Barrel Sponge Disease





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Published on Apr 28, 2012

Disease attacking barrel sponges on Palm Beach reefs.

A recent disease outbreak affecting giant barrel sponges (Xestospongia muta) is being documented by local scuba divers. The outbreak believed to be Sponge Orange Band (SOB) disease has been observed within the last two weeks on reefs ranging from Boynton Beach, 12 miles north to the Town of Palm Beach.

According to published research (http://people.uncw.edu/pawlikj/2011FE...) it has been difficult to pinpoint the exact causes of SOB; however, environmental stress is likely to decrease the fitness of sponges, which may, in turn, render them more susceptible to disease. As of now the cause of SOB disease in barrels sponges remains unidentified.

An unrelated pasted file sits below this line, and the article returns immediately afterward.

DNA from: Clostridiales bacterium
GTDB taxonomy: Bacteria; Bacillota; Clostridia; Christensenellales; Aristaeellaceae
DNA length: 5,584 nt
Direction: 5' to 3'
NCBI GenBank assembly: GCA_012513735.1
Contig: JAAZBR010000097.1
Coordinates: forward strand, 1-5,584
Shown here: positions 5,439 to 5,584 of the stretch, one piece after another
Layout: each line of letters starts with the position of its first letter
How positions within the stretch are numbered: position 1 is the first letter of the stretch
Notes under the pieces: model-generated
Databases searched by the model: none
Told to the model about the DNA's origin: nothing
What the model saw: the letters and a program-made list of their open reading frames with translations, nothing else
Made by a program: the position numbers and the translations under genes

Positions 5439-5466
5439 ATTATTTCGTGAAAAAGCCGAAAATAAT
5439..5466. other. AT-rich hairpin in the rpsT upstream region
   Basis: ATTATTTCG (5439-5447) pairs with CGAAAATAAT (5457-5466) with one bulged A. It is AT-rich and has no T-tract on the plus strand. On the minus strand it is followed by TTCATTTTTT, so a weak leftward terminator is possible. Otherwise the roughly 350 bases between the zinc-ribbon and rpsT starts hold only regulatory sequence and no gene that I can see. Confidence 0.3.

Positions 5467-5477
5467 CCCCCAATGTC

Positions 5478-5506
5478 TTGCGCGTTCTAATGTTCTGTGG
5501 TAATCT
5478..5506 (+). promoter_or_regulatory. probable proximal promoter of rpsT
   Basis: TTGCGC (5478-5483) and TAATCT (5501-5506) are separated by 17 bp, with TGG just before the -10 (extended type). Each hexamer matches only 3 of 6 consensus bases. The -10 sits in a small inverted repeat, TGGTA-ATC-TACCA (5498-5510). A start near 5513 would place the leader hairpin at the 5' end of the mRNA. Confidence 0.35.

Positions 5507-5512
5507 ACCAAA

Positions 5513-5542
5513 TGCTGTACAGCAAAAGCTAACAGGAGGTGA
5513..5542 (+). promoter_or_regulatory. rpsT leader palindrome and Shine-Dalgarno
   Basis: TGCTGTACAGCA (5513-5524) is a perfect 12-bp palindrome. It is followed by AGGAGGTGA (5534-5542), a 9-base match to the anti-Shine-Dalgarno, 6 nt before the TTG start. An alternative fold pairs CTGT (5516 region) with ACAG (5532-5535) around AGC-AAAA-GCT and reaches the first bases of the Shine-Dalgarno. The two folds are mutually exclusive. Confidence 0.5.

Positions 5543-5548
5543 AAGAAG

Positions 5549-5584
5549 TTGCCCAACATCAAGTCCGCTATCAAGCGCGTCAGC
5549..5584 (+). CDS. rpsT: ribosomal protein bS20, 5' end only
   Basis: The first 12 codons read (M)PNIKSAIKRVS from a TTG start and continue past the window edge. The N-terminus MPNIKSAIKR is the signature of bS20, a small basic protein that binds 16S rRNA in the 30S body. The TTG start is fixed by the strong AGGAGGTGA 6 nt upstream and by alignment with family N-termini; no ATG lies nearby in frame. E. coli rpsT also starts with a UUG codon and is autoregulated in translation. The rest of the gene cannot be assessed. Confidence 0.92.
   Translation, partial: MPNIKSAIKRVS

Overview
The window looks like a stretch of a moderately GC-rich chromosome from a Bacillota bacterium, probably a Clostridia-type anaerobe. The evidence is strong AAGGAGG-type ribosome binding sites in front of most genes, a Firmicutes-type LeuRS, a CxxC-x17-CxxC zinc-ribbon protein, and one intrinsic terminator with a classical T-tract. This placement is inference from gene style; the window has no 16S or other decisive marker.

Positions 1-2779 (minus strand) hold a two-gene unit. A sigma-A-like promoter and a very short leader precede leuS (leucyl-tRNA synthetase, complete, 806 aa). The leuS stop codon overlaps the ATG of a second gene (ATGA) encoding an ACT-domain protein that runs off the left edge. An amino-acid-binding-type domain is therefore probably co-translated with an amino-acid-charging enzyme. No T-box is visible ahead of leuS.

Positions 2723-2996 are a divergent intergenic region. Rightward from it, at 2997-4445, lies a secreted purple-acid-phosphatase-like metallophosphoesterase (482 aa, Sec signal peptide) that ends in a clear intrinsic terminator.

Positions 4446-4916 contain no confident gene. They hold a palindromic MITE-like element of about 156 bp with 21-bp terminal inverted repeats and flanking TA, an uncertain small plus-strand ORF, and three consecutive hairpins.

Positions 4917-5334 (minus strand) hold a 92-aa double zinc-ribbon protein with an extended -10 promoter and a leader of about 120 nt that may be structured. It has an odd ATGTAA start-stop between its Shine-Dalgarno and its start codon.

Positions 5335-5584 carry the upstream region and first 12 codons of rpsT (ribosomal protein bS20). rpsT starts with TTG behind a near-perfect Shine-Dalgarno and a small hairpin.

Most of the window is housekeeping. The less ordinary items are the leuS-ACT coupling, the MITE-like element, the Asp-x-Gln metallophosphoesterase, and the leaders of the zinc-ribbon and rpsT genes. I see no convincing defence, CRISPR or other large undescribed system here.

Disease epidemics can cause drastic reductions of sponge populations, with negative effects on the overall reef ecology (Webster, 2007). Sponge diseases have been documented in all major ocean bodies, with the Caribbean representing a particular hot spot (Harvell et al., 1999). They typically start with the appearance of discolored patches, followed by tissue disintegration, leaving behind the exposed skeleton. SOB disease usually results in sponge death (Cowart et al., 2006; Lopez-Legentil et al., 2008).

Local divers are asked to email their observations, photos and locations of barrel sponge disease outbreaks to Palm Beach County Reef Rescue.

561 699-8559


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